JWT: Should there be some word limit kept in mind while writing answers?
NSHL: Collection of good words allows you to express yourself in an effective manner. However, I would strongly recommend the aspirants to follow their natural style and vocabulary while answering a question. Try to use simple – but appropriate – words to express your thoughts. Over-thinking in paper on merely strong vocabulary is of no use.
JWT: How did you structure your Essay?
NSHL: The essay which I attempted was argumentative in nature. So, I tried my best to follow the structure of such essays. I introduced the topic by giving a brief overview of the points I would be discussing; presented some examples from history, contemporary world and Pakistan; highlighted some counter arguments against the mentioned examples and re-countered them to justify my point, and concluded the topic with summing up all the arguments and justifications I had given in the body of the essay.
JWT: Some tips on:
Selection of optional subjects
Have a look at the past papers and select the subjects that come into the ambit of your aptitude. Your interest toward a subject is important but do not underestimate the effort and time preparation for that subject would demand. Moreover, select the subjects that are interconnected or complement the compulsory subjects.
I prepared most of my notes in the classes of the academies I attended. These notes minimized the huge burden and allowed me to have a holistic view of the subject. Additionally, I also prepared soft notes by copying important material from different websites and forums.
I used to revise whatever I had studied on a monthly basis. Besides, I revised the subjects by making outlines of the essays. It helped me to connect different subjects with one another and also allowed me to prepare for numerous topics for essays.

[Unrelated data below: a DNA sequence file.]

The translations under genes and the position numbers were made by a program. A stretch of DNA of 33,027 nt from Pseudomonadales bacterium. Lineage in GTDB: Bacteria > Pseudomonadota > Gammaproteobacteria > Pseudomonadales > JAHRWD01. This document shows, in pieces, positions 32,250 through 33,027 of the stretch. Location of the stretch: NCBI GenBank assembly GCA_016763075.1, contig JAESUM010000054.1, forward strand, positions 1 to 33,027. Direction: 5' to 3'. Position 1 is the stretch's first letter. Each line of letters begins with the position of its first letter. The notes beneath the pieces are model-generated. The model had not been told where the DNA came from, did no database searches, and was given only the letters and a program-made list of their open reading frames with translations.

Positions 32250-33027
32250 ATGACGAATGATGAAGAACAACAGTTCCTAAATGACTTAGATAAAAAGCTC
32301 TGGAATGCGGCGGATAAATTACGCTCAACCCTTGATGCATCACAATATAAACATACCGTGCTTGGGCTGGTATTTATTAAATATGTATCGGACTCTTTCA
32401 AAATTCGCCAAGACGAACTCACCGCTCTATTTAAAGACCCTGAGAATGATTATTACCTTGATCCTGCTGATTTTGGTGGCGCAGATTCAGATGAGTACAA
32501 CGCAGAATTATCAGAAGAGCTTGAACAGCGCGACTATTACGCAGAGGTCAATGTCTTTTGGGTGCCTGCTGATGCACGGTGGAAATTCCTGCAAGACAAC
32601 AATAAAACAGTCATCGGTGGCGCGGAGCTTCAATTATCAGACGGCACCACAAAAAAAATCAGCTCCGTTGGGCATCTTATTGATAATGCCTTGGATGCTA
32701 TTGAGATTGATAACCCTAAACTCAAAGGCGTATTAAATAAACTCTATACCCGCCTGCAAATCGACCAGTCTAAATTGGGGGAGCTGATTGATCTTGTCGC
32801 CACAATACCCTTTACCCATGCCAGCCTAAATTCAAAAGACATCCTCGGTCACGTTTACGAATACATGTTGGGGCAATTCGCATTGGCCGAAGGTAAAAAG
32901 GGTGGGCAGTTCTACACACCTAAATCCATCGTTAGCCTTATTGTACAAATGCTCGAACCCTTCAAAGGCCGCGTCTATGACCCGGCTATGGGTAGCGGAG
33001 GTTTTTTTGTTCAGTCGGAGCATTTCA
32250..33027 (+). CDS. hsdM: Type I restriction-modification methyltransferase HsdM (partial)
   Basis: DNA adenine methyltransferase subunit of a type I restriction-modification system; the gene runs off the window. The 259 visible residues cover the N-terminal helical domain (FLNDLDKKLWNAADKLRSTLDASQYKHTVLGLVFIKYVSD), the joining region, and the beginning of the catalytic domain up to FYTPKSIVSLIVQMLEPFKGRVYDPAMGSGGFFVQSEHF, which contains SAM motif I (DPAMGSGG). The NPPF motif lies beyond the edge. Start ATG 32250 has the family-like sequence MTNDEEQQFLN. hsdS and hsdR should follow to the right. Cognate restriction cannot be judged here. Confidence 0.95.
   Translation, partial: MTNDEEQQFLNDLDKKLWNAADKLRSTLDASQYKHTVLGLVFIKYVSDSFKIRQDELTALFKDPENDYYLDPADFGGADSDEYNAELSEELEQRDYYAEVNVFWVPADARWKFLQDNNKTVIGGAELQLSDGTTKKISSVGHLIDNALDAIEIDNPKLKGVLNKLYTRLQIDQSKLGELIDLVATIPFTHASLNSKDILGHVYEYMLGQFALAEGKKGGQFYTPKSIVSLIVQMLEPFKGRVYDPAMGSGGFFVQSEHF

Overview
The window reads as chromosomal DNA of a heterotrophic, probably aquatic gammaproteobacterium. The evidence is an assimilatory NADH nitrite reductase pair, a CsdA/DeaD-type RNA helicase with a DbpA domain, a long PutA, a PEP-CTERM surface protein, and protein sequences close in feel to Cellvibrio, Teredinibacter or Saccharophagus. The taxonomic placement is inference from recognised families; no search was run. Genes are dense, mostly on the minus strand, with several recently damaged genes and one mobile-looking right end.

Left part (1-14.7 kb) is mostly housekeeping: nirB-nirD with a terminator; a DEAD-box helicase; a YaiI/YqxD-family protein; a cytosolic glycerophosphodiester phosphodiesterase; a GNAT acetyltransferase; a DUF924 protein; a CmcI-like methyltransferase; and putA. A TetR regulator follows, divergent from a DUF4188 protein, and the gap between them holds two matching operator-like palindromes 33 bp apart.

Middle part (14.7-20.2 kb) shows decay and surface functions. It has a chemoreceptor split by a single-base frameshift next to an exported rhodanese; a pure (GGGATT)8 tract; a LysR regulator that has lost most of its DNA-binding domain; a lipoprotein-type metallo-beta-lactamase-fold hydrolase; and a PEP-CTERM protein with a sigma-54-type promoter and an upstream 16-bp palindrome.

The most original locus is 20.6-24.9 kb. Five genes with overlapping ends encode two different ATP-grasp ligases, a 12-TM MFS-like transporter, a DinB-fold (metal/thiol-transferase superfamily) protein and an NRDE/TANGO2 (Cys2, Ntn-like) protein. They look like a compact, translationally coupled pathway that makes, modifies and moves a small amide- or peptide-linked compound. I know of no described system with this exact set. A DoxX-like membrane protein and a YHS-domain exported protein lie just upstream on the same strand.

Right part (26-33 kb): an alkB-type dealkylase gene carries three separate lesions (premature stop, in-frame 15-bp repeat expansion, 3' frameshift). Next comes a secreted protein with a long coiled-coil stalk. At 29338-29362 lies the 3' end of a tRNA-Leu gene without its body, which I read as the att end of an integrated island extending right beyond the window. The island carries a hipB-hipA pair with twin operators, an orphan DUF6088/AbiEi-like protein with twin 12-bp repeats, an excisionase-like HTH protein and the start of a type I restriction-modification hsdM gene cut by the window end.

My advice for fresh aspirants
CSS is not just an ordinary exam; it needs proper preparation. Any attempt without sound preparation is just wastage of time. Prepare for the first attempt as it is your last. Put your utmost effort and then pray to Allah Almighty. However, never allow this exam to get on your nerves. CSS should not be the end but a means to reach the ultimate goal.
My Interview Experience
My interview was more like an interactive session. The discussion went around 35 minutes and ranged from my personality to the domestic and international affairs of Pakistan. There were only a few token questions asked. Most of the questions were analysis-based. I tried to give simple and brief answers so as to avoid mistakes. I also tried to present my strong personality traits and past experiences to make my answers fascinating for the interviewers.
There were only a few connecting questions asked by the FPSC panel. It was like they were trying to find a weak spot where they could hit hard to shatter my confidence. A little debate began on Pakistan’s Afghan policy where I criticized the former’s strategies and policies, especially during the last decade. An interviewer shared his point of view and advised me to defend Pakistan’s foreign policy as I was going to be a part of Civil Services of Pakistan. I humbly accepted his advice and thanked him for enlightening me on the issue.